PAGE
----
Table for One

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About Dan Griffin

Dan Griffin, M.A., has worked in the mental health and addictions field for over sixteen years. He lives in Minnesota with his beautiful wife and two-year old daughter and has been in recovery for 17 years. He wrote A Man’s Way Through the Twelve Steps (Hazelden) and co-authored Helping Men Recover. Do you want to read more of Dan’s writing and learn more about his work? You can go to: www.dangriffin.com.

Comments

  1. Your socially awkward self sounds very much like me. I dread dining alone, and I won’t see a movie by myself. Because my group of friends is quite limited, I generally just sit at home rather than go out alone.

  2. I’m the opposite, I suppose. I love and relish my privacy. I have never once experienced the emotion of “loneliness,” and I doubt I ever will. When I dine out, I usually do it alone… and I’ve never felt the slightest anxiety or depression about it, much less wondered what others might be thinking of me.

    Oh, and I usually bring a book. I love reading through a meal and being alone with my thoughts.

    • PursuitAce says:

      Right with you copy….I’ve no idea what loneliness is…7 billion people on the planet?…I wouldn’t mind a week alone on the whole thing with just me and my thoughts.

    • Copyleft must be a long lost relative of mine.
      This is the second time the words have resonated with me with such exact similarity.
      I go to lunch, to the movies, and to various public venues alone and have no issue.
      i have gotten the stares but usually I just smile and wave.
      But I can see how many people do struggle with being solo.

  3. My women friends and I were discussing this very topic the other day. None of them had dined alone except for me, while on a business trip, with a book in my hand. I admire the way you’re handling it, and hope I’ll be able to do that too, someday. We women concluded that it might be nice to have a table set aside for people dining alone who wanted company (just someone to exchange views with, not as a way to pick someone up). I don’t suppose it will ever happen, though. And again, that’s not the solitude you’re referring to. Back to practicing the mindful eating, then…

    • HeatherN says:

      “We women concluded that it might be nice to have a table set aside for people dining alone who wanted company.”

      If you can find a Basque restaurant or a tapas bar, that can sort of end up with people who are dining alone ending up all dining together. But yeah…it’s kind of strange how automatically separated people are when we dine, particularly considering how social eating is. It’s social…but we only do it with people we know. There’s a research project in that somewhere, I’m sure of it. :)

  4. This is a great topic. I’ve experienced dining alone as liberating, but have not done it too often. Gabi – as for Mindful Eating, there was a great piece in the New York Times recently that discussed this (http://www.nytimes.com/2012/02/08/dining/mindful-eating-as-food-for-thought.html?_r=2&hp).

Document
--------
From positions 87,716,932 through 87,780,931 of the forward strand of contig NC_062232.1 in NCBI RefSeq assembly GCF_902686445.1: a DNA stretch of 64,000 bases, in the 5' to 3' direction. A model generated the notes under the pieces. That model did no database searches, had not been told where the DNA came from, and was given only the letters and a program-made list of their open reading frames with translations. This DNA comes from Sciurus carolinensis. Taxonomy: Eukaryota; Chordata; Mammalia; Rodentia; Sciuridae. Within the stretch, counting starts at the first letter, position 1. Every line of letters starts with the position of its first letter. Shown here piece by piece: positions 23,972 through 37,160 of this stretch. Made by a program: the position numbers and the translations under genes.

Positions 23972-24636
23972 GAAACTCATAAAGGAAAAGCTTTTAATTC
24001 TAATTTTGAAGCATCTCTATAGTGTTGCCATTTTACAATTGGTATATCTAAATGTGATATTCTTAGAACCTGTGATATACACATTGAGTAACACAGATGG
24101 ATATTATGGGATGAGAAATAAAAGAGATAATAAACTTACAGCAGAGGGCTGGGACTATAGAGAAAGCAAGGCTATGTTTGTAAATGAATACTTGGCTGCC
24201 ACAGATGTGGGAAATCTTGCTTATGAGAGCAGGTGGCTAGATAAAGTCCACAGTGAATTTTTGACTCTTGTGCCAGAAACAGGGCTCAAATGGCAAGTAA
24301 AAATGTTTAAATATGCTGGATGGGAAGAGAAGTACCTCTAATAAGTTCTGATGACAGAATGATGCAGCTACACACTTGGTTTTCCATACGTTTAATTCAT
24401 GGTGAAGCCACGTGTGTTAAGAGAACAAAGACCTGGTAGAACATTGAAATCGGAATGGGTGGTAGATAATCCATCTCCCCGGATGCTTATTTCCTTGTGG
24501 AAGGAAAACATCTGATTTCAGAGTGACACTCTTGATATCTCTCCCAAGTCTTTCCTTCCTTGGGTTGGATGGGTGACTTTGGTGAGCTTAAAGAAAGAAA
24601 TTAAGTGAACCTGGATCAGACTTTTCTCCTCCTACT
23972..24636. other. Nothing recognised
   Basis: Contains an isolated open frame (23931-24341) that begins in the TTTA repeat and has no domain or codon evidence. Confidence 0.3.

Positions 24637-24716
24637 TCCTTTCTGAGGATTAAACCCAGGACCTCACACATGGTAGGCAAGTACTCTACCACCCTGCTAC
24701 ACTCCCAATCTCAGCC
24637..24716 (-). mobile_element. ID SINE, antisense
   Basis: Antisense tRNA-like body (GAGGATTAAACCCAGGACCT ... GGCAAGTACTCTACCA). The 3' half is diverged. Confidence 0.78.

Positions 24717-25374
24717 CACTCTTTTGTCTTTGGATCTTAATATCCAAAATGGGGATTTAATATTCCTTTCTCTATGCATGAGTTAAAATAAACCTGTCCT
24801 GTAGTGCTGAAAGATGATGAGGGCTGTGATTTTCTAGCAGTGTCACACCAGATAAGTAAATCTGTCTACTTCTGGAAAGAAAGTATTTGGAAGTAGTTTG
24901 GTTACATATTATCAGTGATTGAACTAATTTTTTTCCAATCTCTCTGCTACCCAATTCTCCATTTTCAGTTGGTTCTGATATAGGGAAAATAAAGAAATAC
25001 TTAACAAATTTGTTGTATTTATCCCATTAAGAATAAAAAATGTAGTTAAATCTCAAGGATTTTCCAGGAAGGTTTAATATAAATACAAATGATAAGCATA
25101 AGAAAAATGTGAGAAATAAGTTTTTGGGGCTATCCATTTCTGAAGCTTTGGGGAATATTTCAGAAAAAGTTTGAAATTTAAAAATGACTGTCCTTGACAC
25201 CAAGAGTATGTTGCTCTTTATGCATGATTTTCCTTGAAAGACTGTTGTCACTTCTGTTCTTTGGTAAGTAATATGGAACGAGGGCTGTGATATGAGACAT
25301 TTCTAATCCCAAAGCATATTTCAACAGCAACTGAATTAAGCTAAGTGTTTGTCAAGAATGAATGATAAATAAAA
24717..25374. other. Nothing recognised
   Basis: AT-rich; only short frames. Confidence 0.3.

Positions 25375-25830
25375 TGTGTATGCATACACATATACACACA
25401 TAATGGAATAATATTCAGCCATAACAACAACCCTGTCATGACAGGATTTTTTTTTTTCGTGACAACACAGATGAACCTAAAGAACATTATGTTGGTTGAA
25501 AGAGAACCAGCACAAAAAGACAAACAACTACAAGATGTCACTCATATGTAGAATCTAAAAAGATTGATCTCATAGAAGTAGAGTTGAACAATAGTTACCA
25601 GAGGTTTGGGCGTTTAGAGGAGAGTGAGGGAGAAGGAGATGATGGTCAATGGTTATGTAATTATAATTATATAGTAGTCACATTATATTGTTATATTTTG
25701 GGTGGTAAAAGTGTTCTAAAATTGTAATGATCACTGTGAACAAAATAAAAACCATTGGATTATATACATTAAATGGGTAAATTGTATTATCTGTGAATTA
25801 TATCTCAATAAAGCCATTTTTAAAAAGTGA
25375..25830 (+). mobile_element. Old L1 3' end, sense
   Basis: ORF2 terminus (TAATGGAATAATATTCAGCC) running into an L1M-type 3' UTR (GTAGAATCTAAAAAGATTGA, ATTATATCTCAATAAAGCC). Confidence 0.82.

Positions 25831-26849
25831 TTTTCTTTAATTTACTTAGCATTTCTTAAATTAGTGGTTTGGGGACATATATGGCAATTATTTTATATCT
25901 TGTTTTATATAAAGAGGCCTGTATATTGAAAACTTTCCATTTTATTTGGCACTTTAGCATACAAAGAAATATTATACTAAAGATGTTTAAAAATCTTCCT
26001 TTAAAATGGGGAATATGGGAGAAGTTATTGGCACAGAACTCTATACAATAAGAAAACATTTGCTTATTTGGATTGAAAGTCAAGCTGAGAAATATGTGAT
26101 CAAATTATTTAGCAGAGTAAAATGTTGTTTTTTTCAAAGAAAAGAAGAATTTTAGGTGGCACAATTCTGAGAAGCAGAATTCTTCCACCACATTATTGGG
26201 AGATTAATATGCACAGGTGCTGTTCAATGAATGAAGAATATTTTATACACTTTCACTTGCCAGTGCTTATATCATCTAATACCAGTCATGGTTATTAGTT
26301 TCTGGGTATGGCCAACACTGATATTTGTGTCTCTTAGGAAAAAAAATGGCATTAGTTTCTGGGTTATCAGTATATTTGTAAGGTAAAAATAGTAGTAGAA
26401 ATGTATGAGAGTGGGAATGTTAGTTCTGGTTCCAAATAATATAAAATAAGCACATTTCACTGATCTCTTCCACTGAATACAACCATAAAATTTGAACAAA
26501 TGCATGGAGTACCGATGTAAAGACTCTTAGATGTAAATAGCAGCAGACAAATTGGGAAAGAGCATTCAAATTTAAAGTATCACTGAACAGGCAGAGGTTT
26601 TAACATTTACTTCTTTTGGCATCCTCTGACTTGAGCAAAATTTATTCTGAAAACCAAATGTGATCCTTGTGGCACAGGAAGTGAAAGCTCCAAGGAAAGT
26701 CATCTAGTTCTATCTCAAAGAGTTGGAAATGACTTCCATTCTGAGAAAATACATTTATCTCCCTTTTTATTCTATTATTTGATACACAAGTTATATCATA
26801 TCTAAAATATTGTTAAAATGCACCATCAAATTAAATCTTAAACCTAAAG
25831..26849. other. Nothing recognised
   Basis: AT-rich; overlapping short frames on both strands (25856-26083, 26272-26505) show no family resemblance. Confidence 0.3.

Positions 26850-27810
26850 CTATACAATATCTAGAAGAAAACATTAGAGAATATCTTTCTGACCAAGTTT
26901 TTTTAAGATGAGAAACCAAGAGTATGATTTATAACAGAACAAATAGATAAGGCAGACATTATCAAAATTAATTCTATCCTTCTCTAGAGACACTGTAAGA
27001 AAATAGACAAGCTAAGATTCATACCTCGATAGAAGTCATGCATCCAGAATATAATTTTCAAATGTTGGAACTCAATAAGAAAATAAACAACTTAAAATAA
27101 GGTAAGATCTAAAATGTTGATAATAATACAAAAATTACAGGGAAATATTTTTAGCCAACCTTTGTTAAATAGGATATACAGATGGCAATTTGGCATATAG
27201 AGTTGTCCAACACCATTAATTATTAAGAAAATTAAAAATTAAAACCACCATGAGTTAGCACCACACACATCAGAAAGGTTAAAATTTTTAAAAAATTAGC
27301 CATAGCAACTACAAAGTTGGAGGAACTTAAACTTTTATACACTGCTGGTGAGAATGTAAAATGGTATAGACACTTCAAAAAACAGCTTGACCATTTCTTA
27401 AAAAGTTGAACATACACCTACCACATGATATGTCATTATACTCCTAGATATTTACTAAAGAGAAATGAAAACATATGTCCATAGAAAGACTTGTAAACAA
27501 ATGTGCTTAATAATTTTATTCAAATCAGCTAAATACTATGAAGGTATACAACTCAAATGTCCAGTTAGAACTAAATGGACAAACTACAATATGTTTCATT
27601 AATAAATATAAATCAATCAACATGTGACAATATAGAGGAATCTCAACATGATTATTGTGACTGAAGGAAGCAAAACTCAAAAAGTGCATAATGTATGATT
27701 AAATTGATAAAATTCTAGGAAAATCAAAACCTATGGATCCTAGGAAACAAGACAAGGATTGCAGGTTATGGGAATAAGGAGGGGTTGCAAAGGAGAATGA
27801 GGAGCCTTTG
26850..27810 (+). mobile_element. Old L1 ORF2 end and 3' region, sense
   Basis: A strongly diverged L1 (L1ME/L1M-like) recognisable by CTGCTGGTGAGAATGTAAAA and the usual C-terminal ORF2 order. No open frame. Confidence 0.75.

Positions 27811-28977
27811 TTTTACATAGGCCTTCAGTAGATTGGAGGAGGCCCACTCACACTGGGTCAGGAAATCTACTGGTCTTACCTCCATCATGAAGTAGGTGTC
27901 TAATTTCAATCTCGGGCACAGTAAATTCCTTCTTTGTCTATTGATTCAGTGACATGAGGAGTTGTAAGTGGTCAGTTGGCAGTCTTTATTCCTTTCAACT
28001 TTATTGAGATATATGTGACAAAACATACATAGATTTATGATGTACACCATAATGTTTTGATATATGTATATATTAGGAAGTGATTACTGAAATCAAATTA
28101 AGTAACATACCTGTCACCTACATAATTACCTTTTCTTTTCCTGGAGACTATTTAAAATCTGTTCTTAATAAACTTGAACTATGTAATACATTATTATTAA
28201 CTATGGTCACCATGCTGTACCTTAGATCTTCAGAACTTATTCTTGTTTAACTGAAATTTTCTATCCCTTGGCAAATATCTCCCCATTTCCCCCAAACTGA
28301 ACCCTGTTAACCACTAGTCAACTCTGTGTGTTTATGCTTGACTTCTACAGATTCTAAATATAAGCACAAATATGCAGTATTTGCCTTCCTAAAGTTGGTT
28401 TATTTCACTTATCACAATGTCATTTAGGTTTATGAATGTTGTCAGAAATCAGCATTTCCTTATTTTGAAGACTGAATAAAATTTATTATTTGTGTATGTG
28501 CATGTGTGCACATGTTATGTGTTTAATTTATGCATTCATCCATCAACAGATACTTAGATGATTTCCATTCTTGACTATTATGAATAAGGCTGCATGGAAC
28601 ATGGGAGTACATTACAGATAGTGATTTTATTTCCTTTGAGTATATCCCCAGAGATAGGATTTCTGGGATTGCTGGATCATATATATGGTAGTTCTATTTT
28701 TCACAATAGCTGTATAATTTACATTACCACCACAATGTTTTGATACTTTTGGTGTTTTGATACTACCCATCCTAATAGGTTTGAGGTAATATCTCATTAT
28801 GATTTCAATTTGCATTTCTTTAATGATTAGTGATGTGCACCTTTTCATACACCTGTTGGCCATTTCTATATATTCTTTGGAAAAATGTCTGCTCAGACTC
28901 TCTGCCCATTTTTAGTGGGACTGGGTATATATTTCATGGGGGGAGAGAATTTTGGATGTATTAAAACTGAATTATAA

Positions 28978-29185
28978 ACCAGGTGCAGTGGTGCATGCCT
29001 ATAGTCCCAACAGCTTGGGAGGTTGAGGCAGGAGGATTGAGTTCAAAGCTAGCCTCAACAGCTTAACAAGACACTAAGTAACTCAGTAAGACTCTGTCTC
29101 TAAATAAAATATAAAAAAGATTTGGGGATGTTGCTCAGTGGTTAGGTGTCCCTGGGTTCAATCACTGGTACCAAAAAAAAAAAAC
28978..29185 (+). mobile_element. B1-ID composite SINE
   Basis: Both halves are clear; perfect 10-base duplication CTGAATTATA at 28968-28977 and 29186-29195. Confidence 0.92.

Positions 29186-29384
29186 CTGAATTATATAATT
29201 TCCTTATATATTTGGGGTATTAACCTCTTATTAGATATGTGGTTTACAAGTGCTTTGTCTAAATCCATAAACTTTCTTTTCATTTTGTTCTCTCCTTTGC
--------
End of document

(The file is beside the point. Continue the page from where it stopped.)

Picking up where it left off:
And there’s also a great book called Mindful Eating by Dr. Jan Chozen Bays which I just started and am enjoying. Thanks Dan for getting this topic out there!

  5. Brad Kelstrom says:

    This was great and I completely relate. I’ve always hesitated to do things by myself because I felt insecure and that others would judge me. I’ve always felt very sad when I’ve seen people at the movie or out to eat alone. One thing I have to do so I don’t feel overwhelmingly sad for others (and not feel insecure about myself) is to remind myself that I don’t know the whole story. The person alone at dinner may be on a business trip, but has a loving family and close friends. I pushed myself to go out to dinner alone while traveling for dinner and it was very awkard for me. I am getting to the point where I am okay at the movie, but I relate to being dependent on the phone. I love the line about having “restorative time” versus just wanting to isolate. This gave me a new perspective on doing things on my own, it’s really about self-care and getting to know myself better.

  6. These are great comments. We all have our challenges – for some men this resonates for other men it is something else. What is great for those men who do identify is there is a place to connect around and maybe even feel less alone. That is what is great about GMP

  7. This is an excellent article that should speak to the newly separated. I am one of those people that can enjoy my own company. I guess because I have lived for the last twenty-five years having no regrets and few other reasons for guilt I have often dined and movied alone. In fact, I prefer to see movies alone. But that’s because I study the skill of the movie makers. But also I refuse to not enjoy myself just because I am alone at the moment. Because of my tastes being different from a lot of friends I will wonder through museums alone. This is because I have greater appreciation for art than a lot of people I know.

  8. I believe everyone should dine alone on occasion, for the very fact that it allows you personal insight and introspection that is not easily available when dining with a partner or group. As Dan discovered, it’s amazing the ideas which we project on to other people, which may or may not be true but is a reflection of our own anxieties and fears at that moment.

  9. Valter Viglietti says:

    Thank you Dan, a fine piece.

    I’ve met several people who “can’t stand their own company” and, in the long run, being around them is no fun. And it’s hard for them to acknowledge that the issue is inside them, not outside.

    Personally I like being with myself. I enjoy my own company a lot. :)
    I’d rather be alone than with someone not interesting enough.

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